In this study, we have demonstrated that encapsulating an IrIII complex cation in the pores of an anionic MOF structure represents a convenient and efficient route to achieve white-light emission with high quantum yield and optimized colour quality. H6TATPT was chosen as organic building block in the MOF synthesis, not only for its suitable length37,38 but also for its blue emission which was retained in the resultant framework. A cationic yellow-emitting IrIII complex, [Ir(ppy)2(bpy)]+, was selected as the encapsulant based on the consideration of pore size and its complementary yellow emission.

[Ir(ppy)2(bpy)]+ was successfully introduced in the pore of the MOF host via encapsulating experiments. The encapsulated amount can easily be controlled and fine-tuned by varying exposure time and concentration. At an [Ir(ppy)2(bpy)]+ concentration of 3.5 wt%, high-quality white light was obtained and the resultant material possesses CIE coordinates (0.31, 0.33) that are very close to those of pure white light and good colour quality (CRI ~80 and CCT ~5900 K). In addition, this material also has the highest emission quantum yield (up to 20.4%) compared with all MOFs reported to date12,27,28,29,30,31,32,33. The WLED assembly using an InGaAsN ultraviolet chip and this material can readily be fabricated. The CIE, CCT and CRI values are (0.30, 0.35), 84.5 and 5409 K, respectively, at a concentration of 3.8 wt% of Ir complex. Eu3+ and Tb3+ co-doped samples (Tb/Eu@1) were also examined on their emission properties.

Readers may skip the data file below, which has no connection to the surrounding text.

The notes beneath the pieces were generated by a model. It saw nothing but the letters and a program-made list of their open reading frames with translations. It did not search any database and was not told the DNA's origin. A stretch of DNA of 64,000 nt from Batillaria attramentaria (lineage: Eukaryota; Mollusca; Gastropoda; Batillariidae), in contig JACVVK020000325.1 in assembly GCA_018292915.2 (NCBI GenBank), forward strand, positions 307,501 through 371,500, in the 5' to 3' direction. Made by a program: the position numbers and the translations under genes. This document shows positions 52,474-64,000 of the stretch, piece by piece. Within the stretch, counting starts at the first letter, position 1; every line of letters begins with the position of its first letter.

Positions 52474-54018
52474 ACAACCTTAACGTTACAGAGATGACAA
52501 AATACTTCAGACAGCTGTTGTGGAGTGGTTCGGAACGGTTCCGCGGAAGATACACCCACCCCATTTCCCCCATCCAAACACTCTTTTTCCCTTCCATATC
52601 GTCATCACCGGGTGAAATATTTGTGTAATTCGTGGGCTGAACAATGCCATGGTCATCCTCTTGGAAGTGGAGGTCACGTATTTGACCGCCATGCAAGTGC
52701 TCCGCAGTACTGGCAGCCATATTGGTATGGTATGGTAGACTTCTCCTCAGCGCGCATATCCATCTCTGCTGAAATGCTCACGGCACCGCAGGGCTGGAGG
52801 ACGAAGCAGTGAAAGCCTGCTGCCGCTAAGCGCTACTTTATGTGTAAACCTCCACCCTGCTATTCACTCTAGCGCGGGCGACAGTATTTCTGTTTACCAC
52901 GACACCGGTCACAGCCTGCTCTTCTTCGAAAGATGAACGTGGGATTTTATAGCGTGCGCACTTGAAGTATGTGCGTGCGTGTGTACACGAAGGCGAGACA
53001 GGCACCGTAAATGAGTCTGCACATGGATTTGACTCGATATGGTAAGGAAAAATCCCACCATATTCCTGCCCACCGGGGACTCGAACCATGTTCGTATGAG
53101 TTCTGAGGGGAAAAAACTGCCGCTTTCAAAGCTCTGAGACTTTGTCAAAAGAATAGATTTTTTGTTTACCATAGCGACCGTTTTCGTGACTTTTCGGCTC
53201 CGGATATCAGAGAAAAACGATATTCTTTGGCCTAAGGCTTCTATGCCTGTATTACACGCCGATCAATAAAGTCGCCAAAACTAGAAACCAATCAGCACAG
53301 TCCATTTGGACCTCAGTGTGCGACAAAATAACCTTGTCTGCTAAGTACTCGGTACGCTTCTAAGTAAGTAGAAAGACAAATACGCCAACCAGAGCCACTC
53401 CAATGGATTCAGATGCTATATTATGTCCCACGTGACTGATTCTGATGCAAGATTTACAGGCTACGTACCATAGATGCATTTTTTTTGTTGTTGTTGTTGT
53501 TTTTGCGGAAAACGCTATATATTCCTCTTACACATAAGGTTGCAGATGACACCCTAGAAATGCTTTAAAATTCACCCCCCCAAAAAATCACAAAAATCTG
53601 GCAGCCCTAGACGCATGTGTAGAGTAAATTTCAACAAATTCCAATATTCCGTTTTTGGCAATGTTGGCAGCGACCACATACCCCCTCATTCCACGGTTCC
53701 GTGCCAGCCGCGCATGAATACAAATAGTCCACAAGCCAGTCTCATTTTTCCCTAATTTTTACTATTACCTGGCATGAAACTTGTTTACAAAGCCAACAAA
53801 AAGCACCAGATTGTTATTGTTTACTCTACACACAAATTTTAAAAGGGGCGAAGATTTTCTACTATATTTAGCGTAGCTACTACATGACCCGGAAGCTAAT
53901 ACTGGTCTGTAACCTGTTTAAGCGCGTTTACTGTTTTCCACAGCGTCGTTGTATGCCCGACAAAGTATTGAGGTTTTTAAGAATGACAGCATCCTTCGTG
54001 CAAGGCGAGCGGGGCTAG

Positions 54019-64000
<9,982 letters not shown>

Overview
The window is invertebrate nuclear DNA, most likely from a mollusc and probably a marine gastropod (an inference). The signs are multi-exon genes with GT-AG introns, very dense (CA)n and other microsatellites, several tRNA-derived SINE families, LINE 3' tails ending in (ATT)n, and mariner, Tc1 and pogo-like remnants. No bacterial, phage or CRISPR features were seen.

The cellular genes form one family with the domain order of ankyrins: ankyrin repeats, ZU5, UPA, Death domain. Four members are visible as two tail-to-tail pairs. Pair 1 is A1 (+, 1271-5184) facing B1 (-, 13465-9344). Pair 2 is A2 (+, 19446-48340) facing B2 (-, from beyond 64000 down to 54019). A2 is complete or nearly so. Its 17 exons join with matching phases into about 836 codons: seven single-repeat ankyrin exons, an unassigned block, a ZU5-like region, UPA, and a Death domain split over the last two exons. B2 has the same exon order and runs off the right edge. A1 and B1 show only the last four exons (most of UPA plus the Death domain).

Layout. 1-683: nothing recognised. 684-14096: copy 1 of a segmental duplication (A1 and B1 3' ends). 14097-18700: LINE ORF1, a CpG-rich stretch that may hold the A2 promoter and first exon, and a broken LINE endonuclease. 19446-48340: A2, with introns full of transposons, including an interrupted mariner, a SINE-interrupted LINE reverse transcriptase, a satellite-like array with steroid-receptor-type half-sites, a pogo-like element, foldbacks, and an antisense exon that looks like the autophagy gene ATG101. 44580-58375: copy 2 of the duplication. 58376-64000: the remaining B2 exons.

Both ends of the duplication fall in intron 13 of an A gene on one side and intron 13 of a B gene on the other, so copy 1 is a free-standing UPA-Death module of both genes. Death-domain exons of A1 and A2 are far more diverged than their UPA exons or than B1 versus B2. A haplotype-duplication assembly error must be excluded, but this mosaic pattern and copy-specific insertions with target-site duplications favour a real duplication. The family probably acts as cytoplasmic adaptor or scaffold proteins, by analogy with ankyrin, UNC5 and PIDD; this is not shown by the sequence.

In summary, we have illustrated a judicious design strategy to generate white light by combining the independent emissions of the two components, namely blue emission from the MOF and yellow emission from the Ir complex. The strategy here is essentially the same as the RGB (red, green and blue) combination used in WLED industry to produce white light. We have demonstrated this in a well-controlled manner. We believe that this novel approach opens a new perspective for the development of high performance white phosphors. The new strategy, benefiting from a large number of available luminescent MOF matrix materials and a variety of highly fluorescent metal cationic complexes, offers a great flexibility and very many options in rational selection of matching MOF matrix and metal-complex encapsulate, which, in turn, will facilitate the development of high performance white phosphors with systematically tunable emission properties and greatly enhance quantum efficiency.